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Entering a new era of IoT

Metro Strata

Jul 12, 2023

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As residential structures mature, and more so for those where maintenance has been overlooked, strata communities might contemplate redevelopment of the entire or partial edifice to ensure adherence to safety measures and to remain contemporary and efficient in today's market. This process necessitates a thorough understanding of building and development dynamics.

Furthermore, if a neighboring structure is slated for construction or a unit owner aims to execute structural modifications, the building and development procedure becomes crucial to the life of the strata community.

Though building and development legislation varies across states and territories, the process essentially follows a uniform structure:

Local area development is guided by environmental plans – always be on the lookout for novel plans in your vicinity, as everyone is entitled to input before they're finalized; By and large, local authority development approval is mandatory for the erection, structural alteration, or demolition of any structure, including auxiliary buildings and sheds. Excavations and the painting of heritage-protected properties also necessitate approval. However, even if something doesn't need development approval, such as it doesn't affect the building's structural stability, it might still require owners' corporation approval under the by-laws;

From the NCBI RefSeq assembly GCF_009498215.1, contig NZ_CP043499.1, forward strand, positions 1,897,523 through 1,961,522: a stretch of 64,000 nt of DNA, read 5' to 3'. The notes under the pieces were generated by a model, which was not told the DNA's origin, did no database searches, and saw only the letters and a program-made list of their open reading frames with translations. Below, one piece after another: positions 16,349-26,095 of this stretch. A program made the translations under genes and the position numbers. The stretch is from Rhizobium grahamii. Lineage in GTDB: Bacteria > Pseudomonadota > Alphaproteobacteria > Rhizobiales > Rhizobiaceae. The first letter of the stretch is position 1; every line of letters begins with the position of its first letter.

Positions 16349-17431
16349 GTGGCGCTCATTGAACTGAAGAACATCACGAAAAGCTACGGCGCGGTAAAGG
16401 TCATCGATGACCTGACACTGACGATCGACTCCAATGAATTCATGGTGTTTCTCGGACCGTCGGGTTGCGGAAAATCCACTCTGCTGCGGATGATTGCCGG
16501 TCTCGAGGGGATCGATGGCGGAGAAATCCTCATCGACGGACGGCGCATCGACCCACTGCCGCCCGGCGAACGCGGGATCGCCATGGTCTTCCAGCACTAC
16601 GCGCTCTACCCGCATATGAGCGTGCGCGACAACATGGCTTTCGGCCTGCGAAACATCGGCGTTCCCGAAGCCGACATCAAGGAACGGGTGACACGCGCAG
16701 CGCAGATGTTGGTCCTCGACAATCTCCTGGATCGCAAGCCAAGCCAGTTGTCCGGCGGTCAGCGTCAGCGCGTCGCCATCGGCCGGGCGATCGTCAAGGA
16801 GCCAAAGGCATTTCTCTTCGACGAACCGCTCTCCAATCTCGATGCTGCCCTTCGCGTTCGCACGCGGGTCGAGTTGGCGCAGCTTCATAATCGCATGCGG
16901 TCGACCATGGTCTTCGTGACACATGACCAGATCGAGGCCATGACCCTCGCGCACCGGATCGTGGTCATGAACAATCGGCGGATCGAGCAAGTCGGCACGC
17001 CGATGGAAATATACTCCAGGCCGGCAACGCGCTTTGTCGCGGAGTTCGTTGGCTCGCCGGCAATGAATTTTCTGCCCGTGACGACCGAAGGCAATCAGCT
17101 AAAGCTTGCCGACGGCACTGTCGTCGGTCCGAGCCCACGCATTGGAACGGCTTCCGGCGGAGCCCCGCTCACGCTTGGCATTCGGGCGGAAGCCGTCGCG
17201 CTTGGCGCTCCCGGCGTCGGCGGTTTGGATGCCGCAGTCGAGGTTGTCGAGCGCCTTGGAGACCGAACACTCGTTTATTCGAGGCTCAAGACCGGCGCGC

The subdivision of surplus land also mandates

development approval; Development applications with high impact may necessitate advertising, and objections can be lodged on numerous grounds including view obstruction, overshadowing, privacy invasion, encroachments, noise pollution, potential parking issues, and altering the streetscape or neighborhood's character. If an extra floor or two are added, the setback of the new level will significantly impact the building's street-level appearance. For major works, development approvals can cost up to $200,000 as they necessitate full-scale drawings and a multitude of expert reports, and they can take anywhere between 9 to 18 months, depending on the volume of objections and the complexity of the issues. If building and development work is being carried out to conform to fire and life safety orders, interim measures may need to be adopted to ensure the safety of inhabitants and visitors during this potentially lengthy and intricate process, and

The owner's corporation must consent to any development approval application, but their approval doesn't prevent the owners from objecting to the application – a concept that can prove challenging to elucidate to your owner's corporation meeting's 'naysayers'! Navigating this complicated arena, whether as the applicant or the objector, can be simplified with the aid of adept consultants who are tuned to the unique requirements of strata communities."

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